The snipping wasn't too bad. Doing it in stages really helped keep it from becoming too much of a chore. Be advised, though, that when people talk about "watching TV" while they snip a rag quilt, what they really mean is listening to the TV. (g) It's best to do this with something that's more audio than visual. (As a matter of fact, I think I'll listen to an audio book the next time I have some snipping to do.)

The snipping went much faster and easier after I oiled my snippers. I wrote yesterday that they were sticking-- not springing open as much as they were supposed to. I tho…

Rag Quilting Tips

Here are a few rag quilting-related tips I stumbled across on a message board (I think) called something like "Craft Exchange Friends". I was only able to read them thanks to Google's cache, so I thought it worthwhile copying them down for future use, while they're still available:
"Cutting Tip: If you cut the squares diagonal on the fabric instead of on the straight grain of the fabric you don't have to spend all that time ragging the edges. After sewing all the squares together place the finished quilt top in your washing machine and dryer, the edges will come out fringed. This method is called Faux Chenille." --SharonI haven't tried this myself, so I can't recommend it from personal experience, but it makes sense to me. There might be times, though (such as when you're cutting squares from cast-off clothes), when it would be impractical to have to cut on the bias-- mainly because it takes more room. . . if you understand what I mean. (g…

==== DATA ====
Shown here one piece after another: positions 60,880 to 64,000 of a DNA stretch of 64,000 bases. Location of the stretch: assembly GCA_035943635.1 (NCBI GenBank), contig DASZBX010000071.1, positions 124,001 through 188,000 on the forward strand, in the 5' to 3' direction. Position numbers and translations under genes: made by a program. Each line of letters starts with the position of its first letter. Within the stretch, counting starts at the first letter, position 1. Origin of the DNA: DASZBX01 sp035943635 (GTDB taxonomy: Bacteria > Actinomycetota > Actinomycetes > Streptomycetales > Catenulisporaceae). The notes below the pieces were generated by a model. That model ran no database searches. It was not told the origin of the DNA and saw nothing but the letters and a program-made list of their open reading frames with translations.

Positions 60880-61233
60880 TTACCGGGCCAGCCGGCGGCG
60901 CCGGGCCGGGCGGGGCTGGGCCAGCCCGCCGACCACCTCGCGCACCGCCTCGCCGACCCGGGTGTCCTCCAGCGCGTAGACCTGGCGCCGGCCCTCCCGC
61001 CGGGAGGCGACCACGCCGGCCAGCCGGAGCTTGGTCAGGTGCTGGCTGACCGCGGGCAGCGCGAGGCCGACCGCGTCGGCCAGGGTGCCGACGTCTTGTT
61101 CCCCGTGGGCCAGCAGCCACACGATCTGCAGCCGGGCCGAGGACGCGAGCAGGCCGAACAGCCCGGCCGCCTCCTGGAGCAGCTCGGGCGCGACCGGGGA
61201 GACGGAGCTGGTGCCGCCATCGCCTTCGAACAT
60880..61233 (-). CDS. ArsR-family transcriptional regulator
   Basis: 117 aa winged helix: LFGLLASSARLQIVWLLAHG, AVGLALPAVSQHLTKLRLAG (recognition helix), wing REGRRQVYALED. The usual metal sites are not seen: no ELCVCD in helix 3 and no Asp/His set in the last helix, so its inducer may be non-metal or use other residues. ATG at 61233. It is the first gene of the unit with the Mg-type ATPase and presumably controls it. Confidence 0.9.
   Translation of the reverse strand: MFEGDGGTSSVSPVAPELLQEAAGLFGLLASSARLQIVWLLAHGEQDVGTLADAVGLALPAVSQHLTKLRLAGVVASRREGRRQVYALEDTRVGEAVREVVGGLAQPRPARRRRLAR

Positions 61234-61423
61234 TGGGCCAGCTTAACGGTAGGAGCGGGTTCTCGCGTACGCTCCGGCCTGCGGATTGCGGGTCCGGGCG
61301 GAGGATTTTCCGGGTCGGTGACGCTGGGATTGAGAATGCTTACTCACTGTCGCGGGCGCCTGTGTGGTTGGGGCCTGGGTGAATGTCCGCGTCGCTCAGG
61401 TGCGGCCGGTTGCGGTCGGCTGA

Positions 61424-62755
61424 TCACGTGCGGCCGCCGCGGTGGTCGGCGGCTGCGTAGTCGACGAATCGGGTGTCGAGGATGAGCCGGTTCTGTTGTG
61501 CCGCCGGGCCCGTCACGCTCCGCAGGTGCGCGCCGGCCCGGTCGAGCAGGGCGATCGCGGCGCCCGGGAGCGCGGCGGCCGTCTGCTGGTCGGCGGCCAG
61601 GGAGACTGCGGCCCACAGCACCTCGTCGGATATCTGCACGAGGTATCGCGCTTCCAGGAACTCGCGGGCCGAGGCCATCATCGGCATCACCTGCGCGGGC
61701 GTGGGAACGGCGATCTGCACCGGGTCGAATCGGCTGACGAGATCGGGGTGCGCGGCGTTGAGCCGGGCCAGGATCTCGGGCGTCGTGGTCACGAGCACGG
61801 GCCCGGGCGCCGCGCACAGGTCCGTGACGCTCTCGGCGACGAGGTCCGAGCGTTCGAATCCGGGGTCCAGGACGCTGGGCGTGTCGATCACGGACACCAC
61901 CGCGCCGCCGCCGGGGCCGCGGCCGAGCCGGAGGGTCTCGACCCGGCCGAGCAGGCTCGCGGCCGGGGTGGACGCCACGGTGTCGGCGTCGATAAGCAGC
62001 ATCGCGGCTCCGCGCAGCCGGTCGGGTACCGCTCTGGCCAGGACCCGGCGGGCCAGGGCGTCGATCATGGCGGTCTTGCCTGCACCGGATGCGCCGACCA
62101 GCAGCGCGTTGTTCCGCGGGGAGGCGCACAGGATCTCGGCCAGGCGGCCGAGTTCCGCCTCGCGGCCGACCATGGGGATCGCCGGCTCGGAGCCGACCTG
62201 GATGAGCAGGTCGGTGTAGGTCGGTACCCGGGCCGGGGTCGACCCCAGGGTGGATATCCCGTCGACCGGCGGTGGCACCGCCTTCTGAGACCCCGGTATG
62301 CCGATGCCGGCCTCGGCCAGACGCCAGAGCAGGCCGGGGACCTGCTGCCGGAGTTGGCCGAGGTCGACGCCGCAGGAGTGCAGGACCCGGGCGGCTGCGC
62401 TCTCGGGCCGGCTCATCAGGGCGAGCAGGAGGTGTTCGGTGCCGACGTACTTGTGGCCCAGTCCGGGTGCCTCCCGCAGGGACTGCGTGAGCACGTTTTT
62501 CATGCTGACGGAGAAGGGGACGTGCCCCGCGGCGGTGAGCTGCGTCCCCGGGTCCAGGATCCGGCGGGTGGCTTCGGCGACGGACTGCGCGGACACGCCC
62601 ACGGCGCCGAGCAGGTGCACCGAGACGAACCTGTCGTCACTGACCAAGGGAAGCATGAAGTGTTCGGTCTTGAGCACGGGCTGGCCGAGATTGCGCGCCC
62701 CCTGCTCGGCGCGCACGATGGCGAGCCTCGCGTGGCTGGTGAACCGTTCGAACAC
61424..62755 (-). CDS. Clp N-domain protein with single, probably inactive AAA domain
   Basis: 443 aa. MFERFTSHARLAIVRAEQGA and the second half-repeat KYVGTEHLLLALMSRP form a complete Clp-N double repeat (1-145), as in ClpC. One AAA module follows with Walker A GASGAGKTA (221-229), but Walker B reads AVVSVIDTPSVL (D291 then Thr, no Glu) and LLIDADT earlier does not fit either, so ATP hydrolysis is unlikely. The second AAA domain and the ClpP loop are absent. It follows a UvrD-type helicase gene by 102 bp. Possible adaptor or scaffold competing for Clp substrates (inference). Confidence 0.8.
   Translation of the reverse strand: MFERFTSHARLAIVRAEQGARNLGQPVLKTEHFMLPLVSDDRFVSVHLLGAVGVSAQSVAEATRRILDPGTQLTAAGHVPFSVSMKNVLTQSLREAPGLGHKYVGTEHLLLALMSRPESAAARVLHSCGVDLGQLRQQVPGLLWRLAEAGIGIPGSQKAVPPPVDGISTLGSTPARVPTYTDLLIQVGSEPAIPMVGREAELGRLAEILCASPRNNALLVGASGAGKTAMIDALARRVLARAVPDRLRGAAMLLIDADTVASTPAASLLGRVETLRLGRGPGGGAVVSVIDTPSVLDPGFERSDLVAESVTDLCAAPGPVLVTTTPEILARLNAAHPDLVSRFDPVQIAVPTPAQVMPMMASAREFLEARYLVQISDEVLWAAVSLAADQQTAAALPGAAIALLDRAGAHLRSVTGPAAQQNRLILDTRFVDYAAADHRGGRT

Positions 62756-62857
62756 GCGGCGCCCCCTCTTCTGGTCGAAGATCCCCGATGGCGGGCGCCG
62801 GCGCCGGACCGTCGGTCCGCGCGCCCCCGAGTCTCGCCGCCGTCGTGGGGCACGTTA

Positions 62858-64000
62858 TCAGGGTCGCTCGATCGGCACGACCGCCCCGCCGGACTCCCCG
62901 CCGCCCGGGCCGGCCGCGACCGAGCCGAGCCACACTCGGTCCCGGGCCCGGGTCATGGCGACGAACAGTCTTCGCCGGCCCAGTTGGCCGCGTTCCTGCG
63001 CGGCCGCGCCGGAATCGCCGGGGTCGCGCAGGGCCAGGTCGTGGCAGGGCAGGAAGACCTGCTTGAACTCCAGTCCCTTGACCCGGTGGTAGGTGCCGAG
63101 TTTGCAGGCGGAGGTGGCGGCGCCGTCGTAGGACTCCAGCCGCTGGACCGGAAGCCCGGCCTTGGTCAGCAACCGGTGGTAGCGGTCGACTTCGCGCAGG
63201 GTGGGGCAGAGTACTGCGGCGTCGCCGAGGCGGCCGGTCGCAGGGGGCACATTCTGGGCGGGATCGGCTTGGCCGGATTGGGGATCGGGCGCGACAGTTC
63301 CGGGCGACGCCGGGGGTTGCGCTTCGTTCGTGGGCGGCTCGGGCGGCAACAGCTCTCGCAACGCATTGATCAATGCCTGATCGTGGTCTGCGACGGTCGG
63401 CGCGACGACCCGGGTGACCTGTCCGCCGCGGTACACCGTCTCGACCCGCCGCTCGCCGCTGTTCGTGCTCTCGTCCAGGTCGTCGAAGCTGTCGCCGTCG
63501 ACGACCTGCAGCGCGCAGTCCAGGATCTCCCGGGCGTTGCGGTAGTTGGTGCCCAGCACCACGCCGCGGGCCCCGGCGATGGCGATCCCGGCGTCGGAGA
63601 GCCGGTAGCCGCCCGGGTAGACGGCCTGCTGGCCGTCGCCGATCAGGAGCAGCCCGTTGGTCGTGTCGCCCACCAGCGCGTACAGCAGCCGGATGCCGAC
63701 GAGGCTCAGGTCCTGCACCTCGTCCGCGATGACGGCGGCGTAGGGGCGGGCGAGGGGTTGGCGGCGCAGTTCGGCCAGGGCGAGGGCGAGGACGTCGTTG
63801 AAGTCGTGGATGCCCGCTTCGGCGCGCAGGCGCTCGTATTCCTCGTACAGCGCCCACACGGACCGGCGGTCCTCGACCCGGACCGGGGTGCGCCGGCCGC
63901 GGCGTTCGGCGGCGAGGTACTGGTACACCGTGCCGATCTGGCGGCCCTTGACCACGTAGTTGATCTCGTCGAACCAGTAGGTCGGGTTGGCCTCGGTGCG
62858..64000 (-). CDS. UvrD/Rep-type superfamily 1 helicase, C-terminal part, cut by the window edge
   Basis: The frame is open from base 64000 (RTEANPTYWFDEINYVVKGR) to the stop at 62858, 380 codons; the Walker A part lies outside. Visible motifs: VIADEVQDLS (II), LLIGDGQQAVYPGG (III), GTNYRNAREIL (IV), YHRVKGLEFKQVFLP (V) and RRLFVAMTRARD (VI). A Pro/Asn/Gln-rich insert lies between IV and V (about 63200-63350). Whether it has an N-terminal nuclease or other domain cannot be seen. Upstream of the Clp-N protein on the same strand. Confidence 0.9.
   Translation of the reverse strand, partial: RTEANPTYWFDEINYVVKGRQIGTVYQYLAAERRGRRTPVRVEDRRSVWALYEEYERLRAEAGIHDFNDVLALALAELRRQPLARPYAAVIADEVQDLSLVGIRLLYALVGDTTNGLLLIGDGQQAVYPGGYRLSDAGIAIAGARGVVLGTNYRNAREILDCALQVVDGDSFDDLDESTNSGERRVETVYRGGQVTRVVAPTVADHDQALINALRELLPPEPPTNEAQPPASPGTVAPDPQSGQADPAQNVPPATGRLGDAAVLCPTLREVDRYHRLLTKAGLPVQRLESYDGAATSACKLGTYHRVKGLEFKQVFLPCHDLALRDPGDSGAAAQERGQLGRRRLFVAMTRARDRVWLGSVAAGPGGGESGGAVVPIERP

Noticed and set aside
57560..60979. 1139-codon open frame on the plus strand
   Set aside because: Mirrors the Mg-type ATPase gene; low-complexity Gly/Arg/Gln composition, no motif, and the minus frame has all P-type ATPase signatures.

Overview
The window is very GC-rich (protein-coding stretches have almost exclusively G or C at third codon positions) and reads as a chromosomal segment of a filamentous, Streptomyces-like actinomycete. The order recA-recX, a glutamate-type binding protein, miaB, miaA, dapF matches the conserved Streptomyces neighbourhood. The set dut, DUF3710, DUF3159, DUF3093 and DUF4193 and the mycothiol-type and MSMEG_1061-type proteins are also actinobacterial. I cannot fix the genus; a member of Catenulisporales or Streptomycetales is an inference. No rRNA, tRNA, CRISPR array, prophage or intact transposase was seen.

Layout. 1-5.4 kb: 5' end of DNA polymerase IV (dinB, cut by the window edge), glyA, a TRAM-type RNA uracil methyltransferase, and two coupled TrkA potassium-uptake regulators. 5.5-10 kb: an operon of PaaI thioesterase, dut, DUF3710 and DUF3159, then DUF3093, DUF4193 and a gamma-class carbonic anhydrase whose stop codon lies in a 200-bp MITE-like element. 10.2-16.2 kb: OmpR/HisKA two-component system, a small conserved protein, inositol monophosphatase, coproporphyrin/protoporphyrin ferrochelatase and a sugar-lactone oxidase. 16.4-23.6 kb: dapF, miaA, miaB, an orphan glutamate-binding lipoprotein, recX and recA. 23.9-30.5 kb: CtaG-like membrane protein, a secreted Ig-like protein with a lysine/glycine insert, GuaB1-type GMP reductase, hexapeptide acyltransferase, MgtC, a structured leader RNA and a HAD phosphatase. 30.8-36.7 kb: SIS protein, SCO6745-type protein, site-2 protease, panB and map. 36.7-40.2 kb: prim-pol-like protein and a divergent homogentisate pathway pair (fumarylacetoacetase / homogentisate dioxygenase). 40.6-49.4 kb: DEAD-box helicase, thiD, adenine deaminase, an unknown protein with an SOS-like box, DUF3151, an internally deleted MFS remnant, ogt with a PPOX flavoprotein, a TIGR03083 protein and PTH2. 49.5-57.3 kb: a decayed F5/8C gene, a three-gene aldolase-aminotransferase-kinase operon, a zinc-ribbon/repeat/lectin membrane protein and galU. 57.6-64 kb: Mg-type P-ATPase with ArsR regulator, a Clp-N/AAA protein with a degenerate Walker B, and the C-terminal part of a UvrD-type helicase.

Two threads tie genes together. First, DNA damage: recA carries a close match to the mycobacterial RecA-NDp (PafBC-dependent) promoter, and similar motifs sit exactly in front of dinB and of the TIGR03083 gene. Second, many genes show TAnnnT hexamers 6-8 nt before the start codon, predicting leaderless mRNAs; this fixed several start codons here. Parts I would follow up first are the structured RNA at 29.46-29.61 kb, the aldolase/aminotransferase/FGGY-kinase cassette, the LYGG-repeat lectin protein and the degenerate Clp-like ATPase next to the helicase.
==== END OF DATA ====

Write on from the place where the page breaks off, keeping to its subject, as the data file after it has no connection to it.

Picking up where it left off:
Denim Rag Quilt: Progress!

I'm almost ashamed to admit how long it took me to finish sewing my first denim rag quilt. . . I started cutting the squares in November 2007, and I didn't finish sewing it until a day or two ago! Rag quilts are just about the simplest quilt you can make, I guess, and yet it has taken me a bit over a year to finally finish my first one. (g) (And it's still not technically finished, since I have lots of snipping to do-- not to mention putting it through the wash a couple of times to get it really raggedy.)

In my defense, once I started sewing at it in earnest, it didn't take me long to do. I ran into a problem-- a broken needle on my sewing machine-- early in the project (probably back in 2007). After that, I set it aside and was hesitant to pick it back up again, wondering if my machine (and I) could handle all those layers of fabric. It turns out I needn't have worried, though. I went through the rest of the project without breaking any needles.

All in all, the pr…

Interesting Books for Stitchers and Button-Lovers

Woo, fell of the face of the Earth for a while there, but I think I'm back, now. ;o)

So, maybe you received some cash over the holidays and you're looking for a way to spend it. No? Sorry 'bout that. . . Anyway, I've still found a few fun books while wandering around Amazon, and I thought I'd share.

Button It Up, by Susan Beal
This one won't be released until March, but that's not so far off. As you may have guessed by the title, it's about buttons. (I'm sort of obsessed with buttons-- have been ever since I started making them out of polymer clay-- and even before that I was semi-smitten with them.) The blurb says this book "details 80 fashionable projects including bold and beautiful pendants, rings, bracelets, necklaces, brooches, earrings, and more. Also included are instructions for an eye-catching assortment of accessories and housewares, from bookmarks and keychains to purses, market totes, and embellished curtains. Readers will find …